Friends of the Earth President Erich Pica disagreed, saying that Roosevelt and Carter were willing to lead. Obama and Republican nominee Mitt Romney, by contrast, are refusing to provide the same leadership despite the urgent need represented by global warming.
"If we had a Roosevelt or a Carter, I have no doubt that they would be using the presidential bully pulpit to convince the world that we have to get something done on climate," Pica said. He added that Obama appeared to be "leading from behind," as when he touted his administration's work in expanding oil and natural gas development.
"That's not a transformational statement," he said. "That's a statement about the status quo."
Joe Romm, editor of the "Climate Progress" blog and a senior fellow at Center for American Progress, also faulted Obama for embracing the "all of the above" energy strategy, which he said is not a strategy at all but a failure to choose a definitive course.
Nader said that Nixon earned second place on his survey for actions he took in part because he was unsettled by the ferocity of citizen movements of the 1960s, including the nascent environmental movement.
"He's the last Republican president who was afraid of liberals," Nader said. "The lesson of Nixon," he said, is that grass-roots energy is worth more than scholarly studies when it comes to motivating lawmakers.
Jenkins was not part of the Corporate Knights event, but he said that Nixon might deserve to be classed with Roosevelt and Carter as someone who led from conviction.
"While it is often difficult to be sure of his motivations, Nixon did make the environment a central part of his presidency and worked to rally the public around the need to 'make reparations for the damage we have done to our air, to our land, and to our water,'" he said. He pointed to Nixon's 1970 State of the Union address, in which the president said clean air, clean water and open spaces "should once again be the birthright of every American."
Romm was one of only three participants who gave Obama a place on his "greenest" list, in his case below Roosevelt and Nixon.
He said he did it because Obama has delivered results on things like fuel economy and renewable energy, not because he has been a particularly courageous messenger on the issue.
But the administration's substantial achievements are dwarfed, he said, by the urgent need to address climate change.
"It will be up to the next one or two presidents to decide whether this country gets on a sustainable path, or whether we realize the worst predictions on climate change," he said.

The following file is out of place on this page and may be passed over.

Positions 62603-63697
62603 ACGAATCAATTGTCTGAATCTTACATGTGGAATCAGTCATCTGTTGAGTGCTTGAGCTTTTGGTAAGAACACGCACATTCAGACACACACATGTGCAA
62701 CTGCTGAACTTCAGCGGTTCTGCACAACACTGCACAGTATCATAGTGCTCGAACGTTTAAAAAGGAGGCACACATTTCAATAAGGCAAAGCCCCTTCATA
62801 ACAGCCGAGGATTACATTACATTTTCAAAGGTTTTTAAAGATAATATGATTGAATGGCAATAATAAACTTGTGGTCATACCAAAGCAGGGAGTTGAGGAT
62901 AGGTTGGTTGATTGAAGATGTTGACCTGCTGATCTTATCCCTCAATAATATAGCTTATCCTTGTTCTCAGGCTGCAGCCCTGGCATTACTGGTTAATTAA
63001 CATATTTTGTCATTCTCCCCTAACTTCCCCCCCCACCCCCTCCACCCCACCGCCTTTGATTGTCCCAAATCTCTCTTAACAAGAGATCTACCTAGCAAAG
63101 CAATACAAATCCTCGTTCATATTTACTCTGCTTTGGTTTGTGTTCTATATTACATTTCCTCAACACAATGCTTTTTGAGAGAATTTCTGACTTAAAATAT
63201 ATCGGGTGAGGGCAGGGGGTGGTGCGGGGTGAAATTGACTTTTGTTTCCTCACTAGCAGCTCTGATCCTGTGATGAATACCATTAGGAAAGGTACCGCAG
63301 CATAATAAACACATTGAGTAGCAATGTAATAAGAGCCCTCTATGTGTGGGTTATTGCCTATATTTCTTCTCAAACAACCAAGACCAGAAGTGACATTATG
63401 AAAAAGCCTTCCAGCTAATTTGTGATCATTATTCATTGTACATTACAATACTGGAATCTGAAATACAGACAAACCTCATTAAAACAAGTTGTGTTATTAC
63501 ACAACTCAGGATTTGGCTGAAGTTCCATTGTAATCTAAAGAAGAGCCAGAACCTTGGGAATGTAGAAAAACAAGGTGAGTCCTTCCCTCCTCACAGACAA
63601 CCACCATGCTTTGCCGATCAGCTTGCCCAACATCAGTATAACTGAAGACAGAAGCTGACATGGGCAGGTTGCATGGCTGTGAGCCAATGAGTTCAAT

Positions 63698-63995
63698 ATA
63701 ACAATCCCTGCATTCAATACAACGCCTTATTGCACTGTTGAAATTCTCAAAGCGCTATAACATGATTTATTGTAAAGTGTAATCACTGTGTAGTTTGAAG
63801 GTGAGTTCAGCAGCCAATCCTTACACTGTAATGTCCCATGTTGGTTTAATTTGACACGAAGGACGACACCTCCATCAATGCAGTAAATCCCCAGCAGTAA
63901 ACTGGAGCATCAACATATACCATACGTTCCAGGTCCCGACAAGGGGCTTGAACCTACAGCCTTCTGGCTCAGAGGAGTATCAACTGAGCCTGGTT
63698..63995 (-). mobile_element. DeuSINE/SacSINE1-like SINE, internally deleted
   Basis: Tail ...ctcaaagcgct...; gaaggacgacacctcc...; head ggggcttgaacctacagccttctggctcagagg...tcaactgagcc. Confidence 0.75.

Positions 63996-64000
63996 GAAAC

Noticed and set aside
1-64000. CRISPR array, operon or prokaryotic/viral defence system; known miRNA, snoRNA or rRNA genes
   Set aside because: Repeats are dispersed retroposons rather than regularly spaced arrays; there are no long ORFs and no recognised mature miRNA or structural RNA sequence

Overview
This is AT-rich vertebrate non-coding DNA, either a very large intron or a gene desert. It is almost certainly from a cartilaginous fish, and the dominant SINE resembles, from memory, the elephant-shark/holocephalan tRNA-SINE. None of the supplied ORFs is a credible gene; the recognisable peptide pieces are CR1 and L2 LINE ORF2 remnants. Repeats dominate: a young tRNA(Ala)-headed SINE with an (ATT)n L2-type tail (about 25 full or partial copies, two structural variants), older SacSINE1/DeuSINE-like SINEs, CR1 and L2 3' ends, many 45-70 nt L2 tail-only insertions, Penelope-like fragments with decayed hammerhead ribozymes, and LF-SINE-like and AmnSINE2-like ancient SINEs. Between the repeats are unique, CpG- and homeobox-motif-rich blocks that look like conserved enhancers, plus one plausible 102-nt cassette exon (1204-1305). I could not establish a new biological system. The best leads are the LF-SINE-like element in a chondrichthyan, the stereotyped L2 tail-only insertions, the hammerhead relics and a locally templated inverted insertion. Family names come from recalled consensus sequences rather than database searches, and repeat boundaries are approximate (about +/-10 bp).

Jenkins said that Obama had not provided the leadership that would have given comprehensive climate change legislation its best chance of reaching his desk in the first two years of his presidency, when he still had Democratic majorities in both chambers of Congress.
"He can't fairly be blamed for the stalemate since 2010, when the House became uncooperative," said Jenkins, referring to the year Republicans took control of the House and made gains in the Senate. "But he should have been able to move the ball more in his first two years. Why did he leave the climate bill in the hands of two partisan Democrats, as opposed to exerting White House leadership and/or insisting on a bipartisan bill?"
The Democrats Jenkins refers to were Reps. Henry Waxman (D-Calif.) and Ed Markey (D-Mass.), the sponsors of the cap-and-trade bill that cleared the House in 2009 only to die in the Senate. Nader has asked Markey to engage vocal climate change skeptic Sen. James Inhofe (R-Okla.) in a broadcast debate on the science of climate change, but he said Markey's office has shown less enthusiasm for the idea than Inhofe's has.
"You can't believe the number of calls I have made," said Nader, attributing what he saw as Markey's reluctance to participate as further evidence that climate change believers are shying away from climate change for political reasons.
Both Markey's and Inhofe's offices have agreed to Nader's proposed debate, but a date has not been set. Eben Burnham-Snyder, a spokesman for Markey, said his boss is interested in debating and has offered dates that were not accepted by Inhofe.
"This has not been one-sided," he said.